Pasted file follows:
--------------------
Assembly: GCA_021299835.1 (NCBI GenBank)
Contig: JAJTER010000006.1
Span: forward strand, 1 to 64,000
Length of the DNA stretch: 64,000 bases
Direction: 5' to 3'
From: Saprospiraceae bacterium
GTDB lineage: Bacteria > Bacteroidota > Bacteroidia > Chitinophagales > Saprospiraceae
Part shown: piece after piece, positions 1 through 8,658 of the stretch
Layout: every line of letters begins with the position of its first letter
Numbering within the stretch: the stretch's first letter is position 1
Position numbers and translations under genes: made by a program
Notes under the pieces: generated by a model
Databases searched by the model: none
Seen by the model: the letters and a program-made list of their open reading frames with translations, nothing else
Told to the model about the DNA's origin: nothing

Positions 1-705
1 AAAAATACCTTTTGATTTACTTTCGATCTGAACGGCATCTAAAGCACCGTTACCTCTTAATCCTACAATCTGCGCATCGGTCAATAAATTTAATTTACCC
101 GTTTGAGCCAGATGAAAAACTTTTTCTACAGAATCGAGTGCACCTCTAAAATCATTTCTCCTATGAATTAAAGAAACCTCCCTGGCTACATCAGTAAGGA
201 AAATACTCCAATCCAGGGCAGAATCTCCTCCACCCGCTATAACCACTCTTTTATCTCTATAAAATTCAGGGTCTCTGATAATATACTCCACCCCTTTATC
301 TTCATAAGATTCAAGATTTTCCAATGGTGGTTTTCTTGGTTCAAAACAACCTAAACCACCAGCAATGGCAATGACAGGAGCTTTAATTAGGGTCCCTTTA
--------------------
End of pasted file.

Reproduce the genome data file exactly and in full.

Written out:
Assembly: GCA_021299835.1 (NCBI GenBank)
Contig: JAJTER010000006.1
Span: forward strand, 1 to 64,000
Length of the DNA stretch: 64,000 bases
Direction: 5' to 3'
From: Saprospiraceae bacterium
GTDB lineage: Bacteria > Bacteroidota > Bacteroidia > Chitinophagales > Saprospiraceae
Part shown: piece after piece, positions 1 through 8,658 of the stretch
Layout: every line of letters begins with the position of its first letter
Numbering within the stretch: the stretch's first letter is position 1
Position numbers and translations under genes: made by a program
Notes under the pieces: generated by a model
Databases searched by the model: none
Seen by the model: the letters and a program-made list of their open reading frames with translations, nothing else
Told to the model about the DNA's origin: nothing

Positions 1-705
1 AAAAATACCTTTTGATTTACTTTCGATCTGAACGGCATCTAAAGCACCGTTACCTCTTAATCCTACAATCTGCGCATCGGTCAATAAATTTAATTTACCC
101 GTTTGAGCCAGATGAAAAACTTTTTCTACAGAATCGAGTGCACCTCTAAAATCATTTCTCCTATGAATTAAAGAAACCTCCCTGGCTACATCAGTAAGGA
201 AAATACTCCAATCCAGGGCAGAATCTCCTCCACCCGCTATAACCACTCTTTTATCTCTATAAAATTCAGGGTCTCTGATAATATACTCCACCCCTTTATC
301 TTCATAAGATTCAAGATTTTCCAATGGTGGTTTTCTTGGTTCAAAACAACCTAAACCACCAGCAATGGCAATGACAGGAGCTTTAATTAGGGTCCCTTTA